A series of snapshots are matched with voiceovers from randomly selected audience members.

This strange concept is the outline of a film produced by Ian Svenonius, an anti-authoritarian musician and writer, who screened his work, “The Backward Message,” Monday at the local bookstore Detritus at Project Storefronts on 71 Orange St. Svenonius also gave a talk at the event, which was attended by roughly 15 people. The screening marked the inauguration of SOUND HALL, an event series of speakers and performances presented by Championsound and co-sponsored by Detritus and Yale’s Public Humanities Initiative. Brian Francis Slattery, a writer and editor at the New Haven Review, moderated the talk with Svenonius.

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Van Truong, one of the collaborators for the event and a graduate student in the American Studies program at Yale, explained the purpose of SOUND HALL was to create a dialogue about art in the community, which she concluded was successful.

“The whole intention behind the series was to create a forum for exchange of ideas […] outside the university and academic setting,” she said.

Svenonius, who took the stage without an introduction, added that the purpose of his talk was to introduce a new art-making theory, one which he has been exploring throughout his work.

“Thank you for coming to the first annual convention of radical artists of New Haven and Washington D.C.,” he said. “I’m here to propose a new art form where we don’t have to have patrons anymore.”

Svenonius described his new art form, the “post-apocalyptic film,” as standing alone without need for funding or celebrities. He also emphasized the interactive quality of the particular style of film. To illustrate this quality, he asked for four volunteers from the audience to read from a script, providing voices for the four silent characters in the film.

As he began to click through the images loaded onto a traditional slide projector, Svenonius told the audience to ignore the actors reading the scripts.

“Focus on the images,” he urged.

The four characters in the film were listening for hidden messages produced by spinning a vinyl record backward on a record player. The characters in the film began with the Beatles’ “White Album,” listening in for a hidden message, and ended with the sounds on an obscure Soviet record, which they said they assumed would not have a hidden message when played backward. All along, the audience members in Detritus read from the script, explaining the plot.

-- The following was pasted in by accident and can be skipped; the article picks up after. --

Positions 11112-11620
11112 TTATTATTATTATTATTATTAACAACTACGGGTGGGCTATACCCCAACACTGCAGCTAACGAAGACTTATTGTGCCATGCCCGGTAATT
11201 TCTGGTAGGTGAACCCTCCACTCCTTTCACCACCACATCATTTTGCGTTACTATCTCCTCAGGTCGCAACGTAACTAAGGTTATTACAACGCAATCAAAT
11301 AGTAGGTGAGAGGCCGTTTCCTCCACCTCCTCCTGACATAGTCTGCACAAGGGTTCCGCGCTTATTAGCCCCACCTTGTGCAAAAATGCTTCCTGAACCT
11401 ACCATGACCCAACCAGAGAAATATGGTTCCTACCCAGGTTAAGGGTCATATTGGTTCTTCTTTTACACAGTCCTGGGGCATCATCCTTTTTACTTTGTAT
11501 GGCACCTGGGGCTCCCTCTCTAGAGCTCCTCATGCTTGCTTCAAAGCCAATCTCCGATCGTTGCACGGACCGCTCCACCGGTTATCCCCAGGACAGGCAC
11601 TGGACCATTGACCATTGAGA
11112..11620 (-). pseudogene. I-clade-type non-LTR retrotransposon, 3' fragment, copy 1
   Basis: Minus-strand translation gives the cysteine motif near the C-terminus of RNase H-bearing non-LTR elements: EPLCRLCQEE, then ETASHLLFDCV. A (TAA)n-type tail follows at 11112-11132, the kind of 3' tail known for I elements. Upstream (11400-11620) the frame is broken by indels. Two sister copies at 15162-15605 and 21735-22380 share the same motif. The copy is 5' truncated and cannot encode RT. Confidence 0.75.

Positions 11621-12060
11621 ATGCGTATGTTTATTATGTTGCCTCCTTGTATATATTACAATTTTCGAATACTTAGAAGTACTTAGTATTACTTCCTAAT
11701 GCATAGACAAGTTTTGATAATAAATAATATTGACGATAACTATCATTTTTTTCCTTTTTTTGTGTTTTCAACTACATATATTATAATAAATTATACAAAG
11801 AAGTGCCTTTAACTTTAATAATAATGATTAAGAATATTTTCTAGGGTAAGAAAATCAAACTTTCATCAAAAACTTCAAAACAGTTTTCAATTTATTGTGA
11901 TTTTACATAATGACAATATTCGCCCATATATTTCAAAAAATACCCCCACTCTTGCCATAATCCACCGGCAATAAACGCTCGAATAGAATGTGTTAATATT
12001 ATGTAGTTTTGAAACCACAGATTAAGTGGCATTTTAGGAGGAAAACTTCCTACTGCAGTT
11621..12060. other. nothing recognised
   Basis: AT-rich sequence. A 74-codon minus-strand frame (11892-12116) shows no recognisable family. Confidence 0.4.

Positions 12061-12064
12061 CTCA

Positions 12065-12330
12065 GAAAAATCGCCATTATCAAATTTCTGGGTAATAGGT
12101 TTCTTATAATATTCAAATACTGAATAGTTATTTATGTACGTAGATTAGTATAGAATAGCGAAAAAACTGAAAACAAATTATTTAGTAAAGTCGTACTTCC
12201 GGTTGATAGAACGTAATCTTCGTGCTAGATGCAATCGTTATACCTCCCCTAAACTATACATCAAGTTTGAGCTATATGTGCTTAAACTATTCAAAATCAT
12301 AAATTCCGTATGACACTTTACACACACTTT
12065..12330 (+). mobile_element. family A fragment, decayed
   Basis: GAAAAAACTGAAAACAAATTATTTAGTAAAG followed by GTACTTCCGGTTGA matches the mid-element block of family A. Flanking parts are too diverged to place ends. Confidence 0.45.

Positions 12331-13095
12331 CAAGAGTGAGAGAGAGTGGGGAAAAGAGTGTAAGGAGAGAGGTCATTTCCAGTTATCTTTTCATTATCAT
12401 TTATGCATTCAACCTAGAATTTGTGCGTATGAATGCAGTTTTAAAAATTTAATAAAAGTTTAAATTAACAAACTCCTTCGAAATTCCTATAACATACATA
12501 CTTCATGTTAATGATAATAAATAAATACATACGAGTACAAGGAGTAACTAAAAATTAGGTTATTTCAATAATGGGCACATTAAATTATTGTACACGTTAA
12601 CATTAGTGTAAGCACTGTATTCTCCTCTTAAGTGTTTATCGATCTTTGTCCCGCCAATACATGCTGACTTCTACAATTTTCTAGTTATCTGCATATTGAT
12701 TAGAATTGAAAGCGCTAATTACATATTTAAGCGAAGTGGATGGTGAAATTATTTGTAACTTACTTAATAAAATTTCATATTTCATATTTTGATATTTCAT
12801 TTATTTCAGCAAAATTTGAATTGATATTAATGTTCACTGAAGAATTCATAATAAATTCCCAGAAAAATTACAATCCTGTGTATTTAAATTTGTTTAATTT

To their surprise, the Soviet record had the longest backward message of them all and detailed the birth of rock and roll, which the film explained was produced from the matrimony of the blues and capitalism.

The voice on the record insisted that rock and roll could be turned into a weapon against capitalism and was about to provide the necessary instructions when the music enthusiast spinning the record could not bear to spin it any longer, ending the film abruptly and ambiguously.

The audience clapped enthusiastically as Svenonius walked up to answer questions following the film. Though he would not give direct answers to questions, he did provide some insight on his view of modern punk rock.

“Punk now is like Bill O’Reilly and Glenn Beck,” he said. “You know, [who can] say the nastiest thing?”

He spoke of his perception of the artist in relation to the rest of the world by saying that the artist is a “magical character” whose goal is to highlight class differences. But regarding his own work, he said he was uncertain of its purpose.

“I have no ambition or desire,” he said. “It’s just a way to tell a story, that’s all.”

Following the talk, Truong, the graduate student at Yale who worked as a collaborator on the event, concluded the event by saying how pleased she was with Svenonius’s visit to Detritus.

People milled around afterward and discussed the event. Donald Brown, a writer for the New Haven Review, emphasized the ambiguous nature of the film.

“[Svenonius] refused to make any kind of statement about what the images were trying to portray,” Brown noted.

Beth Royer, who was pulled from the audience to do a voiceover for the film, described her experience as interesting but not necessarily ideal due to her inability to appreciate the content of the work as she focused on her lines.

An afterparty, titled “Taco Party,” followed the event at Partners Café. It featured Svenonius as a Guest DJ.